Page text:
A garden is a lovesome thing. So too is a nice book about gardens, and this is a very nice book indeed, handsomely designed, generously illustrated and packed full of information and detail. Its stated aim is “to explore what early modern gardeners were doing in their gardens”, to which end it offers chapters on gardening books; social context; Elizabethan gardens; 17th-century gardens; who was actually doing the gardening; new design concepts; knots; garden ornaments; the problems caused by the Civil War; and, finally, the sudden influx of new plants caused by voyages of trade and exploration.
Much has been written on the great gardens of the period, but Jill Francis’ interest is more in the gardens of the gentry, such as Sir John Oglander, gardening at Nunwell on the Isle of Wight, who knew that he ought to reduce his expenditure but couldn’t resist fruit trees. He confessed in his commonplace book that he has been “so foolish as to bestowe more moneyes then a wise man would have in fflowers for the garden”. There was much to tempt him, for while everyone knows about tulip fever it is perhaps not so widely realised that crocuses, ranunculuses and anemones were all either newly, or much more widely, available, dramatically extending the season of interest of the average garden and leading to a new fashion for planting flowers.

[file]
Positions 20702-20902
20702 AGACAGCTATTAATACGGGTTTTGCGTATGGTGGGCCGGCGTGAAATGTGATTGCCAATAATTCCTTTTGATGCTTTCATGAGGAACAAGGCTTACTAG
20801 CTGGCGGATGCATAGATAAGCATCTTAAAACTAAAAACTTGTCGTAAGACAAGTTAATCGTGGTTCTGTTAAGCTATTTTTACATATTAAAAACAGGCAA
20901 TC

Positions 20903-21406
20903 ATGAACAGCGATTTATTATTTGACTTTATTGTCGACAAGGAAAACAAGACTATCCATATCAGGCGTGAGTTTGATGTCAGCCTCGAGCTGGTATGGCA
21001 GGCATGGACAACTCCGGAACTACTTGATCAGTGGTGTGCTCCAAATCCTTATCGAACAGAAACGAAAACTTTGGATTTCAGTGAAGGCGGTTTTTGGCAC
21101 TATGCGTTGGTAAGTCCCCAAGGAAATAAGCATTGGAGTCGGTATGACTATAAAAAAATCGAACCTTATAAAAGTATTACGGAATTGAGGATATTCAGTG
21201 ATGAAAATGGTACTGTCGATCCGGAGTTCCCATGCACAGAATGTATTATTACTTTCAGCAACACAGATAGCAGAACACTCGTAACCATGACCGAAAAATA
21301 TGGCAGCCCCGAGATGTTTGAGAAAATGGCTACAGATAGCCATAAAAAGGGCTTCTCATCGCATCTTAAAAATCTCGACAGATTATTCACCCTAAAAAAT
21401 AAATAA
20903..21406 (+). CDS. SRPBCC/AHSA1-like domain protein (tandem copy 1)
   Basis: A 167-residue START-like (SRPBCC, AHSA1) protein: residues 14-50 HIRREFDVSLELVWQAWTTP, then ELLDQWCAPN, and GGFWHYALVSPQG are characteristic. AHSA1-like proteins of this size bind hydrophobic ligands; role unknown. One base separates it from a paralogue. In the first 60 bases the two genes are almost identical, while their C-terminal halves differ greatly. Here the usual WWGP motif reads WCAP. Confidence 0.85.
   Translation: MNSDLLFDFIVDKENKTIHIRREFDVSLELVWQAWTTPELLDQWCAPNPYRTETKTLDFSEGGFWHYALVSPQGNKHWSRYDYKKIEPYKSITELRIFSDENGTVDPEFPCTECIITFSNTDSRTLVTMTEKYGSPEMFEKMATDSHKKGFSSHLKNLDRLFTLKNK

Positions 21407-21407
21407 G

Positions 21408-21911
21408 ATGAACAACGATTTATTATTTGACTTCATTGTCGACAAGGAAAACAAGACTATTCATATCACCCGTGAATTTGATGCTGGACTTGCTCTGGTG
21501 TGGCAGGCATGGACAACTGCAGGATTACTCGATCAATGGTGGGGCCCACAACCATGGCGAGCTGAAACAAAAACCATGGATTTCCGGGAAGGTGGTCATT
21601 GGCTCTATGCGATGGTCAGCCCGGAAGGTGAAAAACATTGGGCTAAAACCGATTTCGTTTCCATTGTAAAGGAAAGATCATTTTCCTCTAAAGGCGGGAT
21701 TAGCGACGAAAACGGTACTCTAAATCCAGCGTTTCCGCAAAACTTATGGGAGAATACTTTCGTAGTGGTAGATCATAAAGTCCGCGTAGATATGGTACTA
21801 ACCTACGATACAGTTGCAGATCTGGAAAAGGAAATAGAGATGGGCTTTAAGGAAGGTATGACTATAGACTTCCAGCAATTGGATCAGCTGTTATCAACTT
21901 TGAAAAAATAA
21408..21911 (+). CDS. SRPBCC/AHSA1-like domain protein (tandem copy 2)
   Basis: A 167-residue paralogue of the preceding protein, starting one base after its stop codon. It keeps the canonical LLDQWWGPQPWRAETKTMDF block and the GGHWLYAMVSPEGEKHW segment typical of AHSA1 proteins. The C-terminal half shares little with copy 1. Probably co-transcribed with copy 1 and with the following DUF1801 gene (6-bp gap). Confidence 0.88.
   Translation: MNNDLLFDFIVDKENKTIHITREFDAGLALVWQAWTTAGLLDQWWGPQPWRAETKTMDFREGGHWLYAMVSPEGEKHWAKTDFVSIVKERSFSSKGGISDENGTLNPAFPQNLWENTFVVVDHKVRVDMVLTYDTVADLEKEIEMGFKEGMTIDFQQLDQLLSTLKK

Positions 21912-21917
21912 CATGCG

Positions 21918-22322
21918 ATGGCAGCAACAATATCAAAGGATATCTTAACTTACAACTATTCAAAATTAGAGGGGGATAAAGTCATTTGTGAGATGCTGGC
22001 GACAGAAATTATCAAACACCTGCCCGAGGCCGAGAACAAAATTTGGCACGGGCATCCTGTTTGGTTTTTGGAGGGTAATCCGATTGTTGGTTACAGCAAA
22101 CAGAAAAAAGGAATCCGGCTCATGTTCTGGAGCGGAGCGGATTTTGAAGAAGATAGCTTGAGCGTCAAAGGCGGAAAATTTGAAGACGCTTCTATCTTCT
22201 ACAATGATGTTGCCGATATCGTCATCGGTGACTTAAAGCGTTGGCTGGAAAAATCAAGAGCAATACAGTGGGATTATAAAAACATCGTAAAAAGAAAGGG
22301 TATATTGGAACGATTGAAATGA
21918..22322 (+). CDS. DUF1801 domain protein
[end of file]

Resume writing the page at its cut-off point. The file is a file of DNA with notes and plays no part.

Francis’ sensibility is less that of an art historian than of a weeder and digger, and this makes her an acute reader of the gardening manuals that start to proliferate from the mid-16th century onwards. She is, for instance, quick to spot when these are imitating classical or continental sources and therefore proffering advice not really suited to conditions in England and Wales (one wonders how readers in northern counties got on with the much-repeated guidance on growing olives). She is alert, too, to what people wrote in their copies (or how they coloured them in). She has also looked at portraits and paintings, particularly the puzzling image of the grounds at Llannerch that may or may not represent a real late-Renaissance garden created in Denbighshire by the splendidly named Mutton Davies (doubt arises because his neighbour, Sir Thomas Hanmer, informed a correspondent that he knew of no great gardens in Wales). Even if it was not real, Llannerch presumably expressed an aspiration, and what people hoped for from their gardens is something else to which Francis is sensitive, as too to the sense of guilt that attached to the shift from gardens as productive to gardens as places of pleasure and leisure.
The book traces a further cultural current arising from the growing urge to garden in a way that one might term empirical, testing the received wisdom of gardening books against how plants actually performed in real people’s Welsh and English gardens. I think that Francis could have made slightly more of the fact that gardens could also be places for the expression of faith. The possible symbolism of the garden at Lyveden New Bield, for instance, is relegated to a footnote. This is, however, a very small reservation about an intensely pleasurable read.
Lisa Hopkins is professor of English at Sheffield Hallam University.
Gardens and Gardening in Early Modern England and Wales
By Jill Francis
Yale University Press, 412pp, £35.00
Published 26 June 2018